HARARE – Most people living with HIV suffer some form of mental illness from the shock of their diagnosis, director of mental health services in the Health and Child Care ministry Dorcas Sithole has said.
Sithole said the initial shock of knowing one’s status triggers a lot of emotions, with most getting anxious and depressed.
“If someone tests HIV positive, the first thing you will experience is a sad moment. That in itself; if not managed well by the body, will set the person into depression, which may require medication. There is a problem, however, that people tend to separate mental illness from other afflictions yet they are all the same and should be treated with the same importance,” Sithole said.
She said if not treated in its initial stages, depression may fester into suicidal thoughts.
Sithole said people should not wait until their illness has progressed.
“When people notice a lack of sleep, irregular eating patterns, withdrawal from society, they should not think that they are being bewitched. They must seek help before being institutionalised. Many people who are treated early do not need to be on medication for life,” she said.
Médecins Sans Frontières (MSF) (Doctors Without Borders) clinical psychologist Emmerson Gono said many factors can affect a person’s mental stability including ill-health.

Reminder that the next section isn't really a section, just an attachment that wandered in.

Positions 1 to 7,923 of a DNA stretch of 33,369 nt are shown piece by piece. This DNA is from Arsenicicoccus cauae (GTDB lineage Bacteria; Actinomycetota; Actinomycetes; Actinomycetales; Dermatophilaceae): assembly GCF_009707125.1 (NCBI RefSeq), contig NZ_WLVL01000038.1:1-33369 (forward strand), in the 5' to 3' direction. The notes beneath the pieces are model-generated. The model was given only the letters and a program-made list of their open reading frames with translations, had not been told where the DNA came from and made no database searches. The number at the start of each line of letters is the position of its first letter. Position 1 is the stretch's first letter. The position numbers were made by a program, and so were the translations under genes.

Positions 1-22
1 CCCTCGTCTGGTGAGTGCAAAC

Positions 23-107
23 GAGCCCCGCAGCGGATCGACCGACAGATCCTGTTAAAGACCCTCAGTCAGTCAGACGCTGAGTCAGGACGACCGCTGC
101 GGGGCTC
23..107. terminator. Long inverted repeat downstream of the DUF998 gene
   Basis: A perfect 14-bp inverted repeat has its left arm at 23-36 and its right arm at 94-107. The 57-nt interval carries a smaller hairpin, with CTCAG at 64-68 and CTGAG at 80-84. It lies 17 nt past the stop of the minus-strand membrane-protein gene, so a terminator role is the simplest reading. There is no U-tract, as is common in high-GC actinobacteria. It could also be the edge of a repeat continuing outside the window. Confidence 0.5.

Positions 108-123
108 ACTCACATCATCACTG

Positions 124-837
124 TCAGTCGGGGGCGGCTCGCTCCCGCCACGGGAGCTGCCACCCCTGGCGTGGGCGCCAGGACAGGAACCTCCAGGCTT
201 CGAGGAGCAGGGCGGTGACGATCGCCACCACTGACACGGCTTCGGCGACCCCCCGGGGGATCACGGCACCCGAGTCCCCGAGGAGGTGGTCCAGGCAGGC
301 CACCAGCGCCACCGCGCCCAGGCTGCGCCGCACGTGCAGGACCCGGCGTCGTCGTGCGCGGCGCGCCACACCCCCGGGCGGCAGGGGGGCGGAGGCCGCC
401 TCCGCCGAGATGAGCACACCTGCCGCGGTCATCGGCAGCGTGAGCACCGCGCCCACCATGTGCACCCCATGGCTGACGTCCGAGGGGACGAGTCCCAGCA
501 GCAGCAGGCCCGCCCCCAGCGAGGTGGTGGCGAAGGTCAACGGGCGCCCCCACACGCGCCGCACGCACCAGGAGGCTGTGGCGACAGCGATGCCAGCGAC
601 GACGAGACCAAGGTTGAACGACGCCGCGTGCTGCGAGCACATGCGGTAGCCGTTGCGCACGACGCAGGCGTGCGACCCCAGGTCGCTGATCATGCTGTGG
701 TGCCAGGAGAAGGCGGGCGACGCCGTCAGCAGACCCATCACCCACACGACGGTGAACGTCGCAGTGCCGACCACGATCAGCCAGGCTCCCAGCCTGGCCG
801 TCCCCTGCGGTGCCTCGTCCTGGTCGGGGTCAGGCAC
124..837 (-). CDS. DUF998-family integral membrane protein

“Psycho-social stressors like health complications are some of the major contributing factors to mental illness in Zimbabwe. People need activities that stimulate them as part of their treatment to mental illness,” Gono said.
In May, government launched a five-year $103 million testing strategy to encourage people to know their status as a way of reducing the number of new infections.
The strategy — which is part of the 90-90-90 initiative — which seeks to achieve a target were 90 percent of all people with HIV know their status, 90 percent of those diagnosed are placed on anti-retroviral treatment and that 90 percent of those on treatment have the suppressed virus by 2020.
According to the 2016 national estimates, 1,3 million people are living with HIV with 86 000 of them being children.
Currently, the HIV prevalence rate is at an estimated 13,7 percent, with new infections having fallen by up to 50 percent in the last seven years.